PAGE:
- Sally, born Oct. 22, 1778
- William, July 16, 1780
- Abijah, Feb. 24, 1782
- James, June 14, 1783
- Tryphena E., April 6, 1786
- Moses, Nov. 14, 1789
William Kelley, son of Abijah and Tryphena, born July 16, 1780, followed the sea and made his home in New Bedford until after the birth of his two children. He died Feb. 5, 1842. On Sept. 29, 1805, he married Abigail Cannon, of New Bedford, and their children were:
- John Helms, born in New Bedford, Nov. 4, 1811, married in August, 1833, Anne Maria Burbank, of Assonet, Mass., and had seven children
- Alexander Hamilton (born June 25, 1834, died in May, 1835)
- Mary Elizabeth (born Sept. 9, 1835, married Weston Alden Dexter, of New Bedford, and had children
- Emma Eliza
- Minnie Allen
- Alice Weston
- Henry K
- Abbie Maria (born in July, 1837)
- Catharine Bassett (born in October, 1839, died in September, 1840)
- Adaline Burbank (born May 6, 1842, married Jan. 31, 1862, Francis H. Small, of South Boston, and had children
- Minnie F., born in December, 1864, died in March, 1865
- Charles F., born Oct. 30, 1871
- Edward B., born in May, 1873
- Emma L., born Oct. 16, 1875, died in September, 1876
- Anna Hodges (born Feb. 8, 1848, unmarried)
- Herbert Nelson (born March 22, 1850, unmarried)
- Henry C. is mentioned below. Mrs. Abigail (Cannon) Kelley married for her second husband James Bosworth, a cobbler. She died Aug. 7, 1858, aged fifty-seven years.
Henry C. Kelley, son of William and Abigail (Cannon), born 25th of 7th month, 1815, in New Bedford, Mass., married 24th of 3d month, 1839, Ann Howland, born March 24, 1820, daughter of Joseph and Sarah (Howland) Allen, and granddaughter of James and Sarah (Howland) Allen. Mr. Kelley was a merchant in New Bedford, Mass., where he met an untimely death as the result of an injury, having been badly burned at a fire in the early morning of October 24, 1862. the fire being in a building at the northeast corner of Union and Water streets, New Bedford. Mr. Kelley was a member and vice president at that time of the Protecting Society, and was, in the line of duty when burned. He had been an active and one of the most efficient members of the society for nineteen years and this was his first injury. His death followed Nov. 9th of that year.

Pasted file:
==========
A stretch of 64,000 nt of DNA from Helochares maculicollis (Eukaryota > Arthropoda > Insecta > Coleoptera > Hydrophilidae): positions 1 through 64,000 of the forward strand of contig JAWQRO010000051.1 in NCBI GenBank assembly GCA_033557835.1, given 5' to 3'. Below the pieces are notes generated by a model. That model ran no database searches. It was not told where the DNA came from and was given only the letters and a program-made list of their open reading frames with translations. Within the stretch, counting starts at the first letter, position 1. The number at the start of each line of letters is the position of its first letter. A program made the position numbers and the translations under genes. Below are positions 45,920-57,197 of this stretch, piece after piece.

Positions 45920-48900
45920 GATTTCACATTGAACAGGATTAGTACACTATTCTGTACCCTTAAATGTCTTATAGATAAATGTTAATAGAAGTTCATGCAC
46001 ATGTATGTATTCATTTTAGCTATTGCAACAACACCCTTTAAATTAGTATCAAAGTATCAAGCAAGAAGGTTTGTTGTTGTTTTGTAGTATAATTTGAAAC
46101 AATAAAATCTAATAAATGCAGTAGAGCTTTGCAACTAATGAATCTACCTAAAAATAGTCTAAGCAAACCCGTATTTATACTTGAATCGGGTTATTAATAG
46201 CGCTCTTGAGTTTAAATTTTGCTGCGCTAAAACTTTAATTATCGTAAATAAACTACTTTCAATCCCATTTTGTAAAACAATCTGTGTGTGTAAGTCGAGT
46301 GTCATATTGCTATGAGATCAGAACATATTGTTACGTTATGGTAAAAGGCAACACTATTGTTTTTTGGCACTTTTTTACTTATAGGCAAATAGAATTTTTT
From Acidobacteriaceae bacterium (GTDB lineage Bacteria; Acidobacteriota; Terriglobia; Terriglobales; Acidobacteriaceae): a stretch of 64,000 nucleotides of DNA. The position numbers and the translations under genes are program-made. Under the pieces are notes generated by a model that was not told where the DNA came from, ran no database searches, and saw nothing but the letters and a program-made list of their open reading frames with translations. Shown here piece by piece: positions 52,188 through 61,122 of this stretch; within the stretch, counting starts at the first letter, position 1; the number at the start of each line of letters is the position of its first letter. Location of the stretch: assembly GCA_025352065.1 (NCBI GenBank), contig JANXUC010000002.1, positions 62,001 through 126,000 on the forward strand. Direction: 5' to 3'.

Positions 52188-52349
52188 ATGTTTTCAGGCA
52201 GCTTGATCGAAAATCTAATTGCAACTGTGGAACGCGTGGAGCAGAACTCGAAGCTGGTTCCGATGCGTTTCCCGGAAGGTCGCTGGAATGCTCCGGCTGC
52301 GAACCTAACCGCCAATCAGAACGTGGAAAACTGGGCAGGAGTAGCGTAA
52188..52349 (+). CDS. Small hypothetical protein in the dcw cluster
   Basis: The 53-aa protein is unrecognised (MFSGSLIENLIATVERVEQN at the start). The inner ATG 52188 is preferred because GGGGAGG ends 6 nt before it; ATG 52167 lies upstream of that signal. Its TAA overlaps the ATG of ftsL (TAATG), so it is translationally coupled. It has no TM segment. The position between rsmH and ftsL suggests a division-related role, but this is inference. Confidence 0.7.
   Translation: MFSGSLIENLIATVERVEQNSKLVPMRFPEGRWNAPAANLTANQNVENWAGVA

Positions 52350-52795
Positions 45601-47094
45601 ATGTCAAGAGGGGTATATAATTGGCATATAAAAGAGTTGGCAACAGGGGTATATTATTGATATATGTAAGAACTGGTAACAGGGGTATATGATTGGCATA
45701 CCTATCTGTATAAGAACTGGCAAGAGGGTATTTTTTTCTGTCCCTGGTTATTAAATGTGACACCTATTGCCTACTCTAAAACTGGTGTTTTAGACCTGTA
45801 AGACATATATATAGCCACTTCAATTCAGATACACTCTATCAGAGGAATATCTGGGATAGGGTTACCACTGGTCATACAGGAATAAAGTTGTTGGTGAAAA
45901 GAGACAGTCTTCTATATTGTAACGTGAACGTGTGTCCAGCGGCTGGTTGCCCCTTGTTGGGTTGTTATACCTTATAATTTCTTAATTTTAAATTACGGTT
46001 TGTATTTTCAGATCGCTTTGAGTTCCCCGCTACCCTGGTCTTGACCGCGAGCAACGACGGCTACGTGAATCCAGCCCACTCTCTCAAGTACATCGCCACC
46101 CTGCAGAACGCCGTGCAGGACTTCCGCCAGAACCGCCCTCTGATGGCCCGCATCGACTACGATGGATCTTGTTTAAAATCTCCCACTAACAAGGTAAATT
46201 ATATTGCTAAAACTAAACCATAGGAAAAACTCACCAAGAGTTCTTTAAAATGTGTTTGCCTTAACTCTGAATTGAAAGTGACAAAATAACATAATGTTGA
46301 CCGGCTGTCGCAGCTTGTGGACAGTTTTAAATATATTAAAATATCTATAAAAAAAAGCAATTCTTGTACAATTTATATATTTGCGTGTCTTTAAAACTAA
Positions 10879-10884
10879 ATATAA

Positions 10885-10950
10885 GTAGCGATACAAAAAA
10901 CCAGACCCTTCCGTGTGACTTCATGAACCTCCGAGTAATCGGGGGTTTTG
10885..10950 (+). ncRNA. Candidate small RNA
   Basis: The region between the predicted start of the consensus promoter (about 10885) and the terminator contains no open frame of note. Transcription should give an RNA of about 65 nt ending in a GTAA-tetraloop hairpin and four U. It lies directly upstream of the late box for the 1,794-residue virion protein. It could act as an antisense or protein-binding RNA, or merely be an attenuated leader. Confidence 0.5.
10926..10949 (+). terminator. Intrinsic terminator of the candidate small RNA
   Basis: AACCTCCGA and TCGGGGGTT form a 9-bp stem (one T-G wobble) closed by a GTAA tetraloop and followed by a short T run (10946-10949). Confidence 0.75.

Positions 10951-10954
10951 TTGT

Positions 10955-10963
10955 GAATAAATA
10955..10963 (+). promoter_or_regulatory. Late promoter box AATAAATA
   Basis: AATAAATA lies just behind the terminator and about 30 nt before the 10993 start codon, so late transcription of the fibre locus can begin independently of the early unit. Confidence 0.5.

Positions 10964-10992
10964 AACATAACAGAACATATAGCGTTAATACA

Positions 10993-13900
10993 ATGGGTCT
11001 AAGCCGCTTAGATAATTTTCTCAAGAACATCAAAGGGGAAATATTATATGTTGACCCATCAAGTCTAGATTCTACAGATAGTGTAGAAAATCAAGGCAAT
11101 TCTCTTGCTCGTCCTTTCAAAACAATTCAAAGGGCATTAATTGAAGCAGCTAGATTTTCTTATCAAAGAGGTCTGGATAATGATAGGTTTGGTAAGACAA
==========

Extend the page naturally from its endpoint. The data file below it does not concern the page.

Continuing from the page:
The following children were born to Mr. and Mrs. Henry C. Kelley:
- Joseph H. A., born Jan. 8, 1840, died Aug. 1, 1899. He married July 29, 1860, Myra D. Crowell; (second) in 1868 Emily Zavitz, of Detroit, Mich., who died Sept. 15, 1869 (no children); (third) Dec. 3, 1871, Isabelle F. Crawford, of Detroit, Mich., by whom-he had two sons, Frank Howland, born Aug. 23, 1872; and Henry Allen, born Jan. 14, 1875; and (fourth) Rose Cunningham, by whom he had two children:
- James Allen, born June 1, 1877
- Charles Bennett, born July 7, 1879
- Sarah H. was born April 13, 1842.
- Susan H. A., born May 29, 1843, married Oct. 21, 1876, Thomas T. Goodale, a partner and president of the Doliber-Goodale Company, of Boston (now the Mellin’s Food Company of North America), and has children:
- Charles Joseph, born Aug. 9, 1878
- Percy Allen, Jan. 15, 1883
- Arthur Howland, Jan. 14, 1886
- Charles Sampson was born Aug. 2, 1846.
- Anna Dunbar, born March 17, 1848, died Sept. 22, 1848.
- Anna Dunbar (2), born April 11, 1849, died Aug. 31, 1850.
- Abby C, born June 8, 1850, died March 25, 1852.
- Henry C, Jr., born Jan. 24, 1852, died Aug. 8, 1852.
Charles Sampson Kelley, son of Henry C. and Ann Howland (Allen), was born Aug. 2, 1846, in the house on the northeast corner of Acushnet avenue (formerly Third street) and Griffin street, New Bedford, Mass. At the age of sixteen years, owing to circumstances, he was thrown upon his own resources for his livelihood and to aid in the support of his widowed mother. Leaving the public schools before he had fully completed his education, he took hold of the problem, beginning in humble positions in the stores of New Bedford and with that energy, self-reliance and ability which have characterized his entire subsequent career. After some two years of such service, he, in 1864, entered the banking office of Mr. Edward L. Baker, who in May, 1865, sold his business to Samuel P. Burt, with whom Mr. Kelley remained as clerk and bookkeeper for a decade, in the meantime becoming acquainted with the governing principles of the laws of banking and with the business and patrons of the concern. In the spring of 1875 was formed the firm of Messrs. S. P. Burt & Co., the new members consisting of Gardner T. Sanford and Mr. Kelley. The banking and brokerage business of this concern, which had been previously conducted by Mr. Burt alone, became thoroughly successful and continued so. On the death of Mr. Burt, June 2, 1884, the junior members assumed the entire business of the firm, which has steadily grown in popularity and in the confidence of the community, while its success has been far greater than that of any similar house in this section of Massachusetts. In looking after the large business of the concern there was a period of six years during the nineties when Mr. Kelley traveled nearly one hundred thousand miles, during which time he formed the acquaintance of many of the most prominent and successful business men in this country. From time to time he has written many interesting accounts of these trips, which have appeared in the New Bedford Evening Standard. And in this connection it may be noted that Mr. Kelley edited “New Bedford,” a manual of some sixty-five pages, giving interesting statistics relating to the history and industries of the city, published in 1891; in 1893 another edition of sixty-three pages appeared, and since then the statistics of the city of New Bedford have been published annually.